People ask me all the time, do I believe in evolution, or the big bang theory. And I kinda sum it up with theistic evoution. Evolution that started with a big bang - all part of an extremely intelligent design.
And I was thinking about this - and what that would mean for Man. If evolution is the case, at what point, would man become MAN, and not an animal?
IOW, we believe that God created Man in His image - not a monkey that turned into God’s image? See where I’m stuck? Can I work this out or is my whole theistic evolution idea wrong because of this?
As a Lutheran, I’m comfortable with believing in “such and such simply IS.” So I’m not terribly driven to reconcile “man’s knowledge” with God’s Word. I follow scientific advances with interest, and also a sense of wonderment at how it will eventually be in agreement with the fact of an omnipotent Creator.
The common Catholic teaching is that what separates Man from the rest of the animal kingdom is that he has a rational soul.
Therefore, Man was created when God endowed the human species with a rational soul, and it’s possible that the human species has biological predecessors - but since they lacked a rational soul, they were not human beings like us.
Man became man at the point God created man in His image and breathed live into him. It also coincides with intellect and science. That is of course unless man through science as of most recent provided the data connecting us with green slim or the original simple life form. Let alone the missing link.
Evolution and the Big Bang doesn’t discount God created the Universe, much to the contrary. In fact the more we examine the intricate dymanics of the Universe the more its apparent the possibility of mere chance is zero. In other words the two coincide.
Science cannot disprove the existence of God, nor is it within the scientific scope
"God, for those of us who believe in Him, is the Creator and the Master of the universe. As C. S. Lewis once said, “[God] likes matter. He invented it.” [Mere Christianity, Harper, 2001] It seems to me that an all-powerful Creator, who is behind both the material of the universe and the laws that govern the interactions of that material, would be able to accomplish any goal He wanted to in terms of the process, the architecture, or the ultimate fruition of the universe.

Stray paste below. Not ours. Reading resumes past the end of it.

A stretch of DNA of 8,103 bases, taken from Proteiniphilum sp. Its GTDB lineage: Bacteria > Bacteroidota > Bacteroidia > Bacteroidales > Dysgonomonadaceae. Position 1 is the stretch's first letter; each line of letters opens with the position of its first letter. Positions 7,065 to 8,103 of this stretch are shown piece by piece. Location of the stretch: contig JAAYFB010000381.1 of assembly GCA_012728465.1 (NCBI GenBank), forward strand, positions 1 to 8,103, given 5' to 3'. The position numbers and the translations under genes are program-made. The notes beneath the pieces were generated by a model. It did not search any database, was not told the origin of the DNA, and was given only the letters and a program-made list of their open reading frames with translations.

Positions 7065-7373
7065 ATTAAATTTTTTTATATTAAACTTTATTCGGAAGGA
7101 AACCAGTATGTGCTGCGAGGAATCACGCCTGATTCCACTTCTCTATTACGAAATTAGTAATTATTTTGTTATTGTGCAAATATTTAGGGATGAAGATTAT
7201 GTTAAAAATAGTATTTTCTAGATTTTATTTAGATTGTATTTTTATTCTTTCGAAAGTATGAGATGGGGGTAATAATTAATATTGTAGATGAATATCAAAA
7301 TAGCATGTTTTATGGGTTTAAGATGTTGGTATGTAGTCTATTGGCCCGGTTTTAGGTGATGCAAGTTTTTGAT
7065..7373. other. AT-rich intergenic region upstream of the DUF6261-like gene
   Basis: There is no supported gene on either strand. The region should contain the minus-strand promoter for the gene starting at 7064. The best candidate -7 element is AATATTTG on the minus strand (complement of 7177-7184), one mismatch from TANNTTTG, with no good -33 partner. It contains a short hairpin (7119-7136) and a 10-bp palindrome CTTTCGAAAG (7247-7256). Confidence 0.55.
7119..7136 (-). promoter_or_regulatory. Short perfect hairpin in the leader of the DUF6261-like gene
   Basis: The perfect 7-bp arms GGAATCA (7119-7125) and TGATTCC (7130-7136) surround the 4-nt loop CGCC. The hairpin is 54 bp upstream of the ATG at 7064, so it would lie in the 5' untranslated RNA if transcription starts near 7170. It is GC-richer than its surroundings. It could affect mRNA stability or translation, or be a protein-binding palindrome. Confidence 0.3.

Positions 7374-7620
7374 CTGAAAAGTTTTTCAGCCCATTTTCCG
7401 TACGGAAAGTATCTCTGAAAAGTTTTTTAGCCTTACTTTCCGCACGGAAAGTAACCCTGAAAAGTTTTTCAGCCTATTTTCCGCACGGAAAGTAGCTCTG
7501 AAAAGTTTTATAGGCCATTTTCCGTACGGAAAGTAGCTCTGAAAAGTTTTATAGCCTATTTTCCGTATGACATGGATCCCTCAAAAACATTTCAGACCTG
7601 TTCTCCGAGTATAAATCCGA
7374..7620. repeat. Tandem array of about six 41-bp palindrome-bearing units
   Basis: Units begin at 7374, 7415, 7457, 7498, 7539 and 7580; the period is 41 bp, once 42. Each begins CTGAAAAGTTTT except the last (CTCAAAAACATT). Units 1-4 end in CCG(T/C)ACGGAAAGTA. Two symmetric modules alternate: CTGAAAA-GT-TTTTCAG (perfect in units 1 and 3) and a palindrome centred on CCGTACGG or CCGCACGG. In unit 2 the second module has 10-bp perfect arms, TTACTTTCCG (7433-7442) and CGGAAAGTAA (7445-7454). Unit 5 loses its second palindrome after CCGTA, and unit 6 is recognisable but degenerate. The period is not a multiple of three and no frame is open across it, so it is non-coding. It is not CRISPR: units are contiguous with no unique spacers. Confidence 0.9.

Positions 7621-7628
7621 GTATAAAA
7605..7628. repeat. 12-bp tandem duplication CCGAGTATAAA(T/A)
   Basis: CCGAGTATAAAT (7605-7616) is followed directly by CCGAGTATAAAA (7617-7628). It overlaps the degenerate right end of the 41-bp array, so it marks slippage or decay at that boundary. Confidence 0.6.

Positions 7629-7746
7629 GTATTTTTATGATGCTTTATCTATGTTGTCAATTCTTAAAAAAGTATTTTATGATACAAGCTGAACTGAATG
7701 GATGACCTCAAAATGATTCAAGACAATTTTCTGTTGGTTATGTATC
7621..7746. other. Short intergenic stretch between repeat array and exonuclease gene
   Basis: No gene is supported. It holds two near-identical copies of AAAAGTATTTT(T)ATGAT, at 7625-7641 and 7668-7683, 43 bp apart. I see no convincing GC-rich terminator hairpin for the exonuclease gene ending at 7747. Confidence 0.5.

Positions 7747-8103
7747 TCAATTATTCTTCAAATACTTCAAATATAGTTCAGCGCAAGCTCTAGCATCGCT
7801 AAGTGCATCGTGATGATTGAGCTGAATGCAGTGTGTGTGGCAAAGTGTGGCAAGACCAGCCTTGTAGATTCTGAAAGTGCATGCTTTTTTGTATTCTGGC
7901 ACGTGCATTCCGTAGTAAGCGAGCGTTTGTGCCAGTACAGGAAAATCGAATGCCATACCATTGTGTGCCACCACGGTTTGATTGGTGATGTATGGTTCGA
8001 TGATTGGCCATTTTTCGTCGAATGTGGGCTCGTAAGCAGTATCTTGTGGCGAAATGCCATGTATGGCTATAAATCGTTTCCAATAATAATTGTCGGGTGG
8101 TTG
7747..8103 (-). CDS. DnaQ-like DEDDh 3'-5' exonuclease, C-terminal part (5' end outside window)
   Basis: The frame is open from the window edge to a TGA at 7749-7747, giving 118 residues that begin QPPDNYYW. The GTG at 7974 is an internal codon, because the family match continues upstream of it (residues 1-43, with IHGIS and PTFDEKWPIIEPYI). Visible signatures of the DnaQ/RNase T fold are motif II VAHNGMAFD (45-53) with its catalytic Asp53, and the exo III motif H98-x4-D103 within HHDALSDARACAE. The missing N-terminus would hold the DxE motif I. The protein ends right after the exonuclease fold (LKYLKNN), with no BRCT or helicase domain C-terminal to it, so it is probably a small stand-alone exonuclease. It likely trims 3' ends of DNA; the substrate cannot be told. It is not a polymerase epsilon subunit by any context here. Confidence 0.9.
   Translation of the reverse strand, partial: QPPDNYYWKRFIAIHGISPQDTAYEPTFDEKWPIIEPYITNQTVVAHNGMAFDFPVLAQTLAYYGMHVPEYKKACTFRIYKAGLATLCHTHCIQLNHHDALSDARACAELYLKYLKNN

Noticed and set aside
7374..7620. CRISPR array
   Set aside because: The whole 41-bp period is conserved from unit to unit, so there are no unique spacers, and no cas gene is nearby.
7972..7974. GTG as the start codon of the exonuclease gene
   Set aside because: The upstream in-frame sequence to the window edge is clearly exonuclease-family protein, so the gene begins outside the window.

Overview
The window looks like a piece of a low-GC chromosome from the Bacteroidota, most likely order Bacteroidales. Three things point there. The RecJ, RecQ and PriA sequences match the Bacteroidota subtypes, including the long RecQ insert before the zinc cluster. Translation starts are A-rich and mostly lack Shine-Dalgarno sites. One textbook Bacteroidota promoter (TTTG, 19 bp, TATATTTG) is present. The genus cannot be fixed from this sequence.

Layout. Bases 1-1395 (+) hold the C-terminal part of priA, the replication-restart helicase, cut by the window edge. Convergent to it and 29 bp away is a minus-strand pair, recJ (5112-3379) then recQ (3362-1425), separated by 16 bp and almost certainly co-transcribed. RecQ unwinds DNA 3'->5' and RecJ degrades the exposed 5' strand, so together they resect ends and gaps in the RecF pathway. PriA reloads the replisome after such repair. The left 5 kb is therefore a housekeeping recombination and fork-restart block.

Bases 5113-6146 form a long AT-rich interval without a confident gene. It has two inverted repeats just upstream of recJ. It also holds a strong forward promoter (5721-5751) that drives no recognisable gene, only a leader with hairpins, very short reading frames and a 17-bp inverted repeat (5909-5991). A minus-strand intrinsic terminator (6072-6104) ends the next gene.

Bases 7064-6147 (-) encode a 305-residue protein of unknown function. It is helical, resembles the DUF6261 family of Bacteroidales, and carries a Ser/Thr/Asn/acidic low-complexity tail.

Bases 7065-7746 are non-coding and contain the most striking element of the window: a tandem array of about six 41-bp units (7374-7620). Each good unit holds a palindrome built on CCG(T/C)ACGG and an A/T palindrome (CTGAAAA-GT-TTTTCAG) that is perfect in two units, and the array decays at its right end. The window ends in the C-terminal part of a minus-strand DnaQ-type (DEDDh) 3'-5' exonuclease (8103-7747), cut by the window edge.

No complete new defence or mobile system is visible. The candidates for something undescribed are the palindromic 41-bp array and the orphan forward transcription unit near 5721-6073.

Now, what I don’t find useful to speculate about are the exact physical, chemical, or biological processes that could be attributed to God, or identified as God working His magic in the world. I think both Western religious tradition and scripture itself tell us that God is very subtle and He can use many ways to accomplish His ends."
Kenneth R. Miller-Ph.D., a Christian and evolutionist, is a professor of biology.
Science is the knowledge of a body of facts or principles gained by systematic study. On such questions as the purpose of mans existence in the Universe it remains silent.
While researching genealogy on my Dad’s side of the family, I came across an interesting article of the time detailling a squabble amongst the Reformed and Lutheran Germans about how to finance a local school. This quote made me laugh, and comes to mind all the time:
I’m not sure if I’m reading your post right (because you can’t really tell if it’s sarcastic - and I don’t understand what your quote is meant to imply) but I get the feeling it’s a dig, so if you thought I was calling you boring I apologize.
I forget how careful I have to be around here with my words. To clarify, I meant that, IMHO- to not think about things we don’t have answers to, even out of pure speculation or curiousity - is boring. I don’t like not having ideas. One might not be the most learnt farmer but at least have some conversation.
Well I’m glad because it was like I was trying to tip toe around a spider figuring out how to respond to your post
Okay, so this is from the catechism:
362 The human person, created in the image of God, is a being at once corporeal and spiritual. The biblical account expresses this reality in symbolic language when it affirms that "then the LORD God formed man of dust from the ground, and breathed into his nostrils the breath of life; and man became a living being."229 Man, whole and entire, is therefore willed by God.
Would I be going against the catechism with my idea?? Does the Church maintain that we have to take the ‘from dust’ part literally?
I find that theistic evolution is very weak Scripturally. Theistic evolution also cuts to the heart of the gospel itself. In order to function, macro-evolution absolutely requires death. Millions of years of it, in fact; the struggle for existence, dominance of one species over another, etc. all millions of years before man arrives onto the forefront of genetic superiority. In this type of environment, death is not the enemy that Scripture states that it is. It instead becomes the means by which God creates everything. However, the Bible makes it plain that the wages of sin is death. Death entered the world through Adam’s sin (Rom. 5). There was, therefore, no death prior to sin, and therefore there could be no evolution.
If death and evolution are what God used to create man, then death is not the last enemy (1 Cor. 15), nor is it the wages of sin, as Adam would have died regardless of whether he sinned or not. If this is the case, then what becomes of Jesus Christ, whose very purpose in coming was to pay the penalty for sin and break the curse of death forever?
The Bible tells us that God cares for his creation. A sparrow doesn’t fall to the ground apart from the will of the Father, and yet, although our omnipotent God could call things to exist, instead he chose to use a death-driven process, a struggle for existence where the weak perish and the strong survive? This doesn’t make any sense. It is inconsistent with God’s character, His holiness and His love.
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